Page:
Another intelligent woman innovating the STEMM fields is Dr. Karen Burg. Dr. Burg was nominated Vice president of Research for the University of Georgia in 2021. In addition, in February of this year, Dr. Burg was a recipient of the PAESMEM award. This award was created to “recognize those who have made significant contributions to mentoring and thereby support the future productivity of the U.S. science, technology, engineering, mathematics, and medicine (STEMM) workforce.” Dr. Burg has worked with NRMN as a mentor and curated content, such as the Launching Research Part 1 and 2 courses within MyNRMN. We are delighted to highlight Dr. Burg’s efforts in mentoring, the PAESMEM award, and her contributions to producing the Launching Research courses.
Below you will find our conversation with Dr. Karen Burg:
What is one piece of advice you would like to share with a beginning student in the STEMM fields?
- Failure is 90% or more of research and innovation. That should be exciting and not upsetting. When you have your first failure, don’t feel that you did something wrong. Unfortunately, most people talk about their success stories and don’t dwell on their failures. We often find the most discoveries from the failures. Failure is expected, and challenges are typical. Look for a good fit, not name recognition. If you haven’t explored to find what is a good fit, you may miss out on a good experience or opportunity.
What are some key takeaways you have gained from a valuable mentorship?
- You are not going to be a clone of your mentor. That is not the goal. So, in fact, you probably want to have multiple mentors. People have different styles. You observe someone’s style, talk with the person and get feedback. You will adopt best practices and find what is best for you. Another key takeaway is to assume nothing. We go through life with assumptions. Most assumptions are wrong. A lighthearted takeaway is to trust no one. You need to realize where someone is coming from and find out what is driving them. Find out what is causing someone to tick. That will be a good answer for how well you will work together. A final takeaway is that everything is an opportunity. Don’t shut a door and say no to all possibilities. Find alternate paths to all situations. Find a way around the obstacle.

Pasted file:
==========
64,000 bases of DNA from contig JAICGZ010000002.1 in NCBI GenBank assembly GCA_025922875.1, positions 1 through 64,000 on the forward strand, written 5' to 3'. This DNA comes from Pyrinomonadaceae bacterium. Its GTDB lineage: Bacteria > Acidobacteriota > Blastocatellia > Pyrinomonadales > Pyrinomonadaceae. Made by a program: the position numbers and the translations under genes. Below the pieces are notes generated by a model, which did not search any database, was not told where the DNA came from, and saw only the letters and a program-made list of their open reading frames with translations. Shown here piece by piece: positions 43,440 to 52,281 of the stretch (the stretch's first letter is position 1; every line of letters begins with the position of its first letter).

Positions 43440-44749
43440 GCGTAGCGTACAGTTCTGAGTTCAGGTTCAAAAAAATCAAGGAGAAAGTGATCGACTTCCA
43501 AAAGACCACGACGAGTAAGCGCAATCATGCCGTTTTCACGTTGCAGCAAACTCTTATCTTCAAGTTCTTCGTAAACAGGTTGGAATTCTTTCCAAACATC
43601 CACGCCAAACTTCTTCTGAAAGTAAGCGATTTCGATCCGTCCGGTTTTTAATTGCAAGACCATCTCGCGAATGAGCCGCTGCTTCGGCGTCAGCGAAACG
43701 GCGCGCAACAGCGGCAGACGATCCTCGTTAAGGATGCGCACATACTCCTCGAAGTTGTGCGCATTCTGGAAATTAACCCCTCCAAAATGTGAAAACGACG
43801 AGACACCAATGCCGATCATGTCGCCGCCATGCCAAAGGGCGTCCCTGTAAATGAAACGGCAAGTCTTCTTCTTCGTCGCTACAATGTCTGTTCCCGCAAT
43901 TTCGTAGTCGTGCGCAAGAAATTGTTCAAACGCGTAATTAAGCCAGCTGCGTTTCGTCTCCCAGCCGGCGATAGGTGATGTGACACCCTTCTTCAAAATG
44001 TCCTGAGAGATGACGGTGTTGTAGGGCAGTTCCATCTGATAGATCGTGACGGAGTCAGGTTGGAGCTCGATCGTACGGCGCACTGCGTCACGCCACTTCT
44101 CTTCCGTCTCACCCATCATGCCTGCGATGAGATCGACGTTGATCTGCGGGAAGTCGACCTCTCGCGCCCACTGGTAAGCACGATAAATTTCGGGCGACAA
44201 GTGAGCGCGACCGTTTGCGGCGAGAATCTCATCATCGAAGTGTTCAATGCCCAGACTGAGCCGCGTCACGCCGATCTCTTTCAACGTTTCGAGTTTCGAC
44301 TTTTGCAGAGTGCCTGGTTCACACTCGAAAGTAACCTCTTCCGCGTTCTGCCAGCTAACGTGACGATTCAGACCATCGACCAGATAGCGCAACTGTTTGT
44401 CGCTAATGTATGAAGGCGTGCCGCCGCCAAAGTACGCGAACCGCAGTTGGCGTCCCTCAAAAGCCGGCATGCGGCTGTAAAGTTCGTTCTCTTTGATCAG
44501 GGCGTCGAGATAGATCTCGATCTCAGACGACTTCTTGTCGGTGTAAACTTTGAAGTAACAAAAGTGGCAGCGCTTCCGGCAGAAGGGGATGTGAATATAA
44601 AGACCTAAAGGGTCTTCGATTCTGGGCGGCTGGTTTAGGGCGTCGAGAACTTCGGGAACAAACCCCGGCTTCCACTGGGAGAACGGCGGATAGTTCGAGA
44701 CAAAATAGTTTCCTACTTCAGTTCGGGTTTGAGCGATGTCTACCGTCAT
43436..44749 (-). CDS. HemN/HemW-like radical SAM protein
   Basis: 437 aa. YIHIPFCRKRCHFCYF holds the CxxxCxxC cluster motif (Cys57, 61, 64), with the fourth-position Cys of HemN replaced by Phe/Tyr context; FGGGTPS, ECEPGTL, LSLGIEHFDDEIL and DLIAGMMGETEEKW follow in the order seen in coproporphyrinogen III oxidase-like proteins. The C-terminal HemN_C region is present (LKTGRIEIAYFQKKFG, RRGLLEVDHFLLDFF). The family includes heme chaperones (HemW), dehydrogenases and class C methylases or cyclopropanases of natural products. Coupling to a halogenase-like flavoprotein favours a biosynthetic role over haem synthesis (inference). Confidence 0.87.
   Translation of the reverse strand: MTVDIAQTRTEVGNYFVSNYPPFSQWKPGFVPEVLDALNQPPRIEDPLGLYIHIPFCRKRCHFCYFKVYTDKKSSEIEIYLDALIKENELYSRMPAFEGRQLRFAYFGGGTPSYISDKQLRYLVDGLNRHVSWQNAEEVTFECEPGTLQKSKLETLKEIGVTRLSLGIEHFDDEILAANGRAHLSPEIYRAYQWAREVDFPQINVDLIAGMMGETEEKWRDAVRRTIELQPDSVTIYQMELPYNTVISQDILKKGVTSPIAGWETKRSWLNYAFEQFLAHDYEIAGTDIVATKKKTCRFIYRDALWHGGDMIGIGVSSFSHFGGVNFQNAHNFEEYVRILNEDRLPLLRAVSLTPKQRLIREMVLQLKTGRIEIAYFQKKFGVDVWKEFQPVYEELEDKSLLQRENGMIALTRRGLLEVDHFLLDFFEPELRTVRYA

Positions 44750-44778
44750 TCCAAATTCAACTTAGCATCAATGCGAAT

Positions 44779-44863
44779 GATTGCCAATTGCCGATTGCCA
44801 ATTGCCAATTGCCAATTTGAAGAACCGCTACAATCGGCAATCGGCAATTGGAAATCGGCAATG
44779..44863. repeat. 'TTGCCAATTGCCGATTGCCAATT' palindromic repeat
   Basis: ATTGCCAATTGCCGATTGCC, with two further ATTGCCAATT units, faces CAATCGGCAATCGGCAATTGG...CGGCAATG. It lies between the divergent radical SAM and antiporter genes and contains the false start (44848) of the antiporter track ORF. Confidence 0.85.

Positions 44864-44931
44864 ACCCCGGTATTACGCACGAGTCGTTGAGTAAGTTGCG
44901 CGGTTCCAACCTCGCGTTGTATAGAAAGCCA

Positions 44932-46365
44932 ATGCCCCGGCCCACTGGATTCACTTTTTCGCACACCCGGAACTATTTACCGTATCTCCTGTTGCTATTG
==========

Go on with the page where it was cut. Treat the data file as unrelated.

What enticed you and your team to create the Research Experience and Mentoring content?
- When I met with my students, I would have little scraps of papers with notes. Those notes evolved into larger pieces and then to word documents with content, activities, etc. It wasn’t organized; it just grew organically. I started to think that I was using these same experiences repeatedly, yet I was using new papers every time. That wasn’t very efficient, so I started streamlining it. Then, I collaborated with colleagues on content. We decided it would be efficient to create modules of our content. We wanted to be able to arrange it depending on the level of the student you are working with. We wanted to be able to cover topics in and out of order. We felt we had valuable information that we had cultivated over time and that others might be interested in too. I was a part of ICOR- a national science foundation program for customer discovery. We had an idea for an education set of modules for Research. We did customer discovery around the modules to see if there was a demand for the modules- and that is where NRMN reached out to utilize the course in their program.
Why is diversifying the STEMM fields so important?
- The problems we are trying to solve are complex and have multiple aspects. If you think you have the answer, you have an answer. Not the only answer. The more perspectives you can get, the more likely we will get better solutions.
Why is it essential to include mentorship in the STEMM fields?